• 4. At 4:12pm on 30 Nov 2010, roopeshk wrote:
    I can understadn the fact that you need to be an insider to be 'in the game' and therefore report correctly, in the larger good but I wonder how Barkha Dutt and Mr Sanghvi justify NOT reporting what they knew to the public.

    There is also the issue that there are other tapes with the same lobbyists discussing spectrum allocations with the likes of Ratan Tata/ Anil Ambani and Sunil Bharti Mittal, and influencing the ministers decisions.

    One can understand (if not agree) the need to secure business against competition, the corollary to which is that you have to use dirty means if the competition is doing it - but I would have thought that the top corporate houses should be asked to lead the way in cleaning up and not to actively perpetuate it.

    Surely Mr Tata can call the PM and ask for a transparent bidding process if he sees something like this occuring ?
  • 5. At 4:32pm on 30 Nov 2010, ashishuk wrote:
    It is rare to see a responsible and well informed media comments in our country. PEEPLI LIVE is exact image of 99% of Inidan media. After watching/reading repitative NEWS of ''total waste of time'' from majority of our channels, I have decided not to do so.
    I am not requesting them atleast see/read what they are posting/broadcasting because its not about their reputation but for a nation's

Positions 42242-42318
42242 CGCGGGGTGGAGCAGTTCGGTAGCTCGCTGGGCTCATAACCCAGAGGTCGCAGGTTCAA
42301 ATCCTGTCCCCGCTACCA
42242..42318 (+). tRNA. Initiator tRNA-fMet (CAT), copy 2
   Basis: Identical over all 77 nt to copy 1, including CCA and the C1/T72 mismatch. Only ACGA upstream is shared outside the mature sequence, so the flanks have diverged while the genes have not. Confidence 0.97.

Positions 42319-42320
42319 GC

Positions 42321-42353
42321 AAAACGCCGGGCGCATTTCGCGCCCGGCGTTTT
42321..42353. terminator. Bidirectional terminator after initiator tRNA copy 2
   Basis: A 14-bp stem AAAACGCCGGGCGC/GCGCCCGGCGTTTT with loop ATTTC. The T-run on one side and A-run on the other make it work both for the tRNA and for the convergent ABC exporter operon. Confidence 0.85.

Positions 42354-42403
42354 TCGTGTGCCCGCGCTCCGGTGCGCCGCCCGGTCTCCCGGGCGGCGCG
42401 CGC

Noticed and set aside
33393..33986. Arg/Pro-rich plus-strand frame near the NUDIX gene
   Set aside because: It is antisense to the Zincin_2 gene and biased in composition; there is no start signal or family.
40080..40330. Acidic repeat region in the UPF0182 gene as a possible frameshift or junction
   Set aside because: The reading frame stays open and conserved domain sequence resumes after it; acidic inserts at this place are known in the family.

• 6. At 5:20pm on 30 Nov 2010, RahulC wrote:
    Sautik, great start but u r still too far away, the way you have very very delicately used words against Barkha2G, tells that you too are sacared that if out of BBC, u might have to go to NDTV and then no one might touch you based on the artciles you have written.
    You must go back and read your own articles and see how stark your critisim has been on various other issues, hell your last article on a poor man trying to capatilize on his daughter's fame was very harsh, compared to this very soft worded mention of what goes on openly.
    I am pretty sure Barkha wont get time to read this, since she is busy defending herself on her OWN channel, what an apathy, the lady who went to kargil than faught mercilessly against Modi, only to be caught in corruption, how bizare how bizare !!!